By 2030, there will be over 20 million older people in the UK
Academic Advisory Board
The Academic Advisory Board connects the ILC research team to a group of established academics across a range of fields related to ageing. With expertise including demographic modelling, geriatric medicine, and social gerontology, the Academic Advisory Board is a resource to provide advice on current ILC projects, potential funding and collaborative opportunities, and trends in academic research and debates. This helps ensure our work remains timely, robust, and rigorous.
Professor Graham Mulley (Chair)
Graham is Emeritus Professor of Elderly Medicine at the University of Leeds.
After graduating in Leeds, he was MRC research fellow at the University of Nottingham, where his research was on stroke. He was the first Frohlich Foundation visiting professor at UCSF.
He was appointed the first Developmental professor in Elderly Medicine in Leeds, with a focus on everyday clinical problems, aids and appliances for old people with disabilities and community geriatric medicine. He has written and co-authored books on stroke, old people at home, rehabilitation, care home medicine as well as geriatric textbooks for undergraduates and postgraduates.
Graham was editor of Age and Ageing from 1996 – 2001 and chair of the editorial board and executive chair of the journal from 2011-2016. He was President of the British Geriatrics Society 2008-2010.
He pioneered a course on ageing for dental undergraduates at Leeds and advised on aspects of oral health for the Department of Health. He was medical advisor to a group of UK Care Homes until 2016.
He has been adviser on elderly services to the Hong Kong government. His contribution to the ILC include being a member of the academic advisory board (AAB) and a trustee. Graham is now chair of the ILC AAB.
Professor David Blane
David Blane is a professor emeritus of Imperial College London, professorial research associate of University College and a former (2008-2012) deputy director of ESRC International Centre for Life Course Studies in Society and Health – ICLS, which specialises in secondary analysis of quantitative longitudinal data, bridging the social and biological sciences and international comparative research with colleagues in mainland Europe and Asia.
His academic background lies in medicine, sociology and public health. His interests include health inequalities, social gerontology and life course research, with current emphasis on the health and social implications of raising the state pension age.
Professor Roger Francis
After graduating in Medicine from the University of Leeds, Roger Francis developed a major clinical and research interest in bone disease, whilst working as a member of the Clinical Scientific Staff at the Medical Research Council Mineral Metabolism Unit at Leeds General Infirmary. He was subsequently awarded a Travelling Fellowship, which allowed him to spend a year working on the cellular mechanisms of bone breakdown in St. Louis, USA.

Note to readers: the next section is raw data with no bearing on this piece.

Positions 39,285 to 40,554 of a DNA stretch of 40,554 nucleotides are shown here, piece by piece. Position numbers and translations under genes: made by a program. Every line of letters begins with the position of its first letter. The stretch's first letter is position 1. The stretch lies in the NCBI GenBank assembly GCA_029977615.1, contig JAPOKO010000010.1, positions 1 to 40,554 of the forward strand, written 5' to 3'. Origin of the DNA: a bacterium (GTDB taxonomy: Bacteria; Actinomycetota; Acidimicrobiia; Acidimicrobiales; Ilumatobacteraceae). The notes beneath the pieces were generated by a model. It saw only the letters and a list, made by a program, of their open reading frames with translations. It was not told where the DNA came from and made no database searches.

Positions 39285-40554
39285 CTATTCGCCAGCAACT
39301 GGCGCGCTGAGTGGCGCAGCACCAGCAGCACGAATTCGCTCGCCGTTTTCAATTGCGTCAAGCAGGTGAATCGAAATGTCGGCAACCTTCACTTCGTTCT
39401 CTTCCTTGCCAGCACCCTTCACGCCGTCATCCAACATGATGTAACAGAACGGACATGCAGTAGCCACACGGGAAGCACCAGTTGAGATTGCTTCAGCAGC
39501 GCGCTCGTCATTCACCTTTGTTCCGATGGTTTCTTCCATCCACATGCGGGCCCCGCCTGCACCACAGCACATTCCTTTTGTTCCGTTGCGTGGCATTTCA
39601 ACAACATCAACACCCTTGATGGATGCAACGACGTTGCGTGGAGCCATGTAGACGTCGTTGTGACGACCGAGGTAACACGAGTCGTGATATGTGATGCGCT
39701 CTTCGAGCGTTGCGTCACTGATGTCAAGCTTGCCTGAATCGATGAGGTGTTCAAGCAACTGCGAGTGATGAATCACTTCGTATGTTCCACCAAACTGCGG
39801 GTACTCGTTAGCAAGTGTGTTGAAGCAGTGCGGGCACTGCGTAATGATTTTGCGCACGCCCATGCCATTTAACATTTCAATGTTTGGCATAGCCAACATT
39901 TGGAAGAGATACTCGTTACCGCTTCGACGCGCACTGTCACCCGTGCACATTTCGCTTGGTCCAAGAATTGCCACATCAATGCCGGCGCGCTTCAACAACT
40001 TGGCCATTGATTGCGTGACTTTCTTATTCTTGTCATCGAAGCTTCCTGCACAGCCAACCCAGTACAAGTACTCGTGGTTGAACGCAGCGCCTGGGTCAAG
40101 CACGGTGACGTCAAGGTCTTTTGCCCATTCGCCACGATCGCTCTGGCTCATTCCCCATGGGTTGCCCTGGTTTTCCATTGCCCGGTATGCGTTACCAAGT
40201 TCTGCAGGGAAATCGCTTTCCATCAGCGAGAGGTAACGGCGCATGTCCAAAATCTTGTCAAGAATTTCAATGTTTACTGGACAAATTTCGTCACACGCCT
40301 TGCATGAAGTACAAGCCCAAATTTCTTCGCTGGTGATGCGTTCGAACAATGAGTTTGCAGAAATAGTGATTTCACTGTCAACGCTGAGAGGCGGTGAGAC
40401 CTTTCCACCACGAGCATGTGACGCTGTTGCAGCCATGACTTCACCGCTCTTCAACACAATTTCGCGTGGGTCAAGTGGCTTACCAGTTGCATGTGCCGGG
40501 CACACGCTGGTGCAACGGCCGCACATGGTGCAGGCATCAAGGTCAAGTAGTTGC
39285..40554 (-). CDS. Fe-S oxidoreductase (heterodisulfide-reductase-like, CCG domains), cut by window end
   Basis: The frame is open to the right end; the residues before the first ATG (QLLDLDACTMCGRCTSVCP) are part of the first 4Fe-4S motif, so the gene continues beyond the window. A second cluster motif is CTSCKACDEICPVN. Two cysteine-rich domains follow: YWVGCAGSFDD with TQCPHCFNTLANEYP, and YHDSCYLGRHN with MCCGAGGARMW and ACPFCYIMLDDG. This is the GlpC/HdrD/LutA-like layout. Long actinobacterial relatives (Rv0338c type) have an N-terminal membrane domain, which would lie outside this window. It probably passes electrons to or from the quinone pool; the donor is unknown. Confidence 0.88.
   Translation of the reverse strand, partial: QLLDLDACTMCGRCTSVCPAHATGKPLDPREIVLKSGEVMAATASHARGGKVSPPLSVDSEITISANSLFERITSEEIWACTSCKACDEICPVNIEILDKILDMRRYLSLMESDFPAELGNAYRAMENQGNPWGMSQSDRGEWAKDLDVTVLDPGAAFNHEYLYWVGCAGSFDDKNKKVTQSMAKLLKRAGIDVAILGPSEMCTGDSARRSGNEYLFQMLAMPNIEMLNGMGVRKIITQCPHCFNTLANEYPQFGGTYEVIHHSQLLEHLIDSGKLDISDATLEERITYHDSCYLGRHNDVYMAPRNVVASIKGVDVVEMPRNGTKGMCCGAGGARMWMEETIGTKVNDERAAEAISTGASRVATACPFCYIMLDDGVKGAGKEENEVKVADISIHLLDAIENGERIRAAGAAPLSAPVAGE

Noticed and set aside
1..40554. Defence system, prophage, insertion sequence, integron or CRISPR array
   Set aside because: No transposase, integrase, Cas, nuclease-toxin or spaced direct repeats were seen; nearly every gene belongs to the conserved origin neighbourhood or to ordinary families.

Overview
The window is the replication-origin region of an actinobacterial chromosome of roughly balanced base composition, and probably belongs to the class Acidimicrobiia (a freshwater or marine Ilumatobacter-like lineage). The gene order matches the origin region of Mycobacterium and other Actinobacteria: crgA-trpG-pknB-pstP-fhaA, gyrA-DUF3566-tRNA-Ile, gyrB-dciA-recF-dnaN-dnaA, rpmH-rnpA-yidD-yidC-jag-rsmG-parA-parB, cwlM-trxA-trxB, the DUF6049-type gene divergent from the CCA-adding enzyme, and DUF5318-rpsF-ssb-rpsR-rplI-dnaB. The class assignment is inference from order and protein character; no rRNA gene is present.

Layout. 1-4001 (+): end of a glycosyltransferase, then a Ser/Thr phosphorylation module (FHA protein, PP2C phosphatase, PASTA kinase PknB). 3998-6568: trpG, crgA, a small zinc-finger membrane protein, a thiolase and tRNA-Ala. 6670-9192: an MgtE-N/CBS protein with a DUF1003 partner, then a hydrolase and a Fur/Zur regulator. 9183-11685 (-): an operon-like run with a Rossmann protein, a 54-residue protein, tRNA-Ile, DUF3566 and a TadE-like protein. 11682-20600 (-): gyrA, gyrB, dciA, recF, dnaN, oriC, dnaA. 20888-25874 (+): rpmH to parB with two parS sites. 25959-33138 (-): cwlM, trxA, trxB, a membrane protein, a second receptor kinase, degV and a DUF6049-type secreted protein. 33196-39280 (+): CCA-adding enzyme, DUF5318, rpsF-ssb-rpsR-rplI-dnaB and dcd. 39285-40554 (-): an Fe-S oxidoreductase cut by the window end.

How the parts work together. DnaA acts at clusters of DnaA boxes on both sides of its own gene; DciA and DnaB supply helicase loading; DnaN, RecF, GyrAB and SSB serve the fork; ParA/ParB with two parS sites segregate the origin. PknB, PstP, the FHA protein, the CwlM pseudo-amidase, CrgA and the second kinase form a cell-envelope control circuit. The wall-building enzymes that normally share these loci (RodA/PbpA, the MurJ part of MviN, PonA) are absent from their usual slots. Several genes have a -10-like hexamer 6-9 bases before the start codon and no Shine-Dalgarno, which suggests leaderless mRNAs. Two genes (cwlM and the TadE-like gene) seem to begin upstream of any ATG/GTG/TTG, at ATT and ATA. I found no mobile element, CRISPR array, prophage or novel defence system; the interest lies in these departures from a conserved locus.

He then worked as Honorary Lecturer in Geriatric Medicine at University College, London, before moving to Newcastle in 1986, initially as a Senior Lecturer. He is now Emeritus Professor of Geriatric Medicine at the Institute of Cellular Medicine at Newcastle University, where he continues his research into vitamin D and bone disease in older people.
He served as Editor-in-Chief of Age and Ageing from 2007-2014. He was awarded the Dhole-Eddleston Prize by the British Geriatrics Society in 2014, in recognition of his contribution to the literature on the medical care of older people.
Professor Jenny Head
Jenny Head is Professor of Medical and Social Statistics at University College London in the research department of Epidemiology and Public Health. She is PI on the renEWL (Research into Extending Working Lives) research consortium which is analysing several UK and European longitudinal studies to investigate determinants of being in paid work up to and beyond state pension age.
Other projects include co-PI of the cross-national collaborative IDEAR (Integrated Datasets in Europe for Ageing Research ) network, the aim of which is to investigate how determinants in later working life, during the retirement transition, and in early retirement influence for how long older individuals are able to live actively and healthily; and senior investigator on the Whitehall II study, a longitudinal study with data collection spanning over 30 years from a cohort of civil servants recruited in 1985.
Her research interests include health inequalities and determinants of healthy ageing and healthy life expectancy.
Dr Shereen Hussein
Dr Shereen Hussein is a Principal Research Fellow (Chair) at King’s College London. She is a demographer with sound statistical and economic background. Her current research focuses on ageing demographics and long-term care (LTC) demand and migration within the UK and Europe. She has led research streams on migrant workers and global care; transnational health and care professional workers; diversity, structure and wage differentials in the social care sector; and several national evaluations of new models of working.